Information Security News
This weekend (June 22-23) the Amateur Radio Relay League and Radio Amateurs of Canada and holding their annual Field Day (http://www.arrl.org/field-day) exercise in North America. Amateur radio operators participate in an emergency preparedness exercise where they deploy their equipment outside the comfort of their home radio shacks and many operate on alternative/emergency power sources. Each year around this time, I realize that I've forgotten that this is coming up, and I hurriedly assemble my kit at the last minute and I try to fit in more than I can accomplish on my own. In other words, it's a realistic drill for me.
In the early days of the Internet Storm Center when large-scale scanning worms were threatening the basic infrastructure of the Internet we discussed falling back to packet radio as a communications option. Fortunately, those discussions remained theoretical and we didn't have to put it into practice. However, each year at Field Day, I'm reminded of the possibility that the right combination of disasters could fracture the Internet noticeably.
This makes me think of WinkLink 2000 (http://www.winlink.org/)
WinLink 2000 describes itself as "a worldwide system of volunteer sysops, radio stations and network assets supporting e-mail by radio, with non-commercial links to internet e-mail." Basically it provides e-mail service where the last mile is via amateur radio. It's used by ships at sea, and in emergency radio service when the local infrastructure is severely damaged.
I think this service would be very useful in an Internet-threatening scenario. Which is why I'm putting out the call to any readers who are also winlink-enabled. Send an email in to us ([email protected]) from your winlink account. Let us know if you'd be interested in participating in any Internet disaster response activities that we may have in the future.(c) SANS Internet Storm Center. http://isc.sans.edu Creative Commons Attribution-Noncommercial 3.0 United States License.
As I sit in my hotel room in Washington DC at the SANSFIRE 2013 conference, preparing to present Memory Analysis with Volatility to a [email protected] crowd (7:15 International Ballroom Center), an opportunity arose from which to get you warmed up for tonight's talk or inspire you to become a Volatility user (you should be already).
We received an advisory from a faithful reader indicating that he had uploaded "a dropper we got blitzed with from a spam campaign today" to ISC. We love us some malware samples, so I got busy. A typical review of the sample (invoice.exe) on a Windows VM gave us the basic behavioral details as seen in this ProcDOT visualization (ProcDOT also rules).
We can see that the invoice.exe process makes two Internet calls, spawns some shells to run reg.exe to create some registry entries, and creates a log file along with replicating itself to mc.exe in the victim user Application Data directory, before hiding itself from visible user APIs. Anubis provides better detail, but of concern was that fact that invoice.exe and mc.exe (same file, same hash) exhibited only one AV detection via Virustotal as this was written (certain to change soon). As such, we don't have much to go from as to what malware family we're really dealing with here.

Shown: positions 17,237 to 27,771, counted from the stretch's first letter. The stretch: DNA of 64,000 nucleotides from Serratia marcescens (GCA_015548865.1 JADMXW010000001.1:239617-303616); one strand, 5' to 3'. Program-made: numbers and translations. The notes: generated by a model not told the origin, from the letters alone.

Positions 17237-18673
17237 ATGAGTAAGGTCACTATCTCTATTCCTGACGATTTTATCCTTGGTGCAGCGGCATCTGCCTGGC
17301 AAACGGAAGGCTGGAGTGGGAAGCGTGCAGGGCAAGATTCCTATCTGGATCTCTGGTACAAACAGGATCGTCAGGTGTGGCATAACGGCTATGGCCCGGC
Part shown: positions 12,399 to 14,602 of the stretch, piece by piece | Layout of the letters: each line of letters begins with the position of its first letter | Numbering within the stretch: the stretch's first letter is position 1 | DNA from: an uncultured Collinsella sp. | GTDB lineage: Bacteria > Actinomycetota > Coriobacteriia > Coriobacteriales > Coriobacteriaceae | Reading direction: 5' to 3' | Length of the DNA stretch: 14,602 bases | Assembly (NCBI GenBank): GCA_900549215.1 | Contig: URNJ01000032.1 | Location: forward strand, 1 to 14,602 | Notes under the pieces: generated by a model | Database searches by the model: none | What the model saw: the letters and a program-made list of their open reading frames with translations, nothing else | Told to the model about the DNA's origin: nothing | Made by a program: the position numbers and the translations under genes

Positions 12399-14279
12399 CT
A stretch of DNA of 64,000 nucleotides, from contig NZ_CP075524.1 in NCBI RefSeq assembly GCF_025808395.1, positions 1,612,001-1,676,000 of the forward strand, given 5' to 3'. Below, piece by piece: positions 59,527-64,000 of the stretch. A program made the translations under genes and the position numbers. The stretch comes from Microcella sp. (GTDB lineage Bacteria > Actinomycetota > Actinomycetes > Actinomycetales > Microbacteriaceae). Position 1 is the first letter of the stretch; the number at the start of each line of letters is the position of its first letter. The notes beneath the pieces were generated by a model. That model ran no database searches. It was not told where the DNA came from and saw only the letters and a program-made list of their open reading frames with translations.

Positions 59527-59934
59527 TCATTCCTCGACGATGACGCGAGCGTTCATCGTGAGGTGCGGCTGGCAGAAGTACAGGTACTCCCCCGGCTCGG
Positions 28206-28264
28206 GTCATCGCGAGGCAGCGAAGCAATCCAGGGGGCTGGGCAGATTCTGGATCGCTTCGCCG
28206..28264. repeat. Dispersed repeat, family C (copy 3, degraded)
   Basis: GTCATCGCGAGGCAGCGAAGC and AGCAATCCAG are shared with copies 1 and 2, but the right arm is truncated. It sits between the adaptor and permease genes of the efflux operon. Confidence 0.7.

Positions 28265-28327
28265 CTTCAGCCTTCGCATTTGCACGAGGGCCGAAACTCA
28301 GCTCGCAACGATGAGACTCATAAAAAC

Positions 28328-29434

But wait...Volatility to the rescue. I grapped a memory image from the compromised VM, copied the memory dump to my faithful SIFT 2.14 VM, and issued three simple commands that gave me all I needed to know.
Here's the play by play.
I upload said .dmp file to Virustotal and voila, now we know what we're dealing with. Our faithful reader is the proud owner of a W32.Shadesrat (Blackshades) variant. This is one malware family where they apparently caught the bad guy last year (not before he sold his warez to many a miscreant as is evident here).
Wise man say "What I hear I forget, what I see I remember, what I do with Volatility I understand."
Hope to see you tonight at SANSFIRE 2013 for some Volatility 101 across the full lifecycle of security analytics (penetration testing, monitoring, incident response).
(c) SANS Internet Storm Center. http://isc.sans.edu Creative Commons Attribution-Noncommercial 3.0 United States License.
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“We surveyed visitors at Infosec to measure their preparedness for the onslaught of consumerised IT. An astonishing 53percent had either serious deficiencies or were at risk of failure with multiple areas of improvement needed. “This figure isn't just ...
Somewhere I know TJ O'Connor is a very happy analyst. EMET 4.0 has been released in its final version and is now available for download.
TJ O'Connor's Nuclear Scientists, Pandas, and EMET Keeping Me Honest, an ISC guest diary posting: https://isc.sans.edu/diary/Nuclear+Scientists%2C+Pandas+and+EMET+Keeping+Me+Honest/15890
For those of you who are new to EMET:
"The Enhanced Mitigation Experience Toolkit (EMET) is designed to help prevent hackers from gaining access to your system. Software vulnerabilities and exploits have become an everyday part of life. Virtually every product has to deal with them and consequently, users are faced with a stream of security updates. For users who get attacked before the latest updates have been applied or who get attacked before an update is even available, the results can be devastating: malware, loss of PII, etc."
EMET 4.0 features and updates incude:
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Businesses not fully implementing infosec programs
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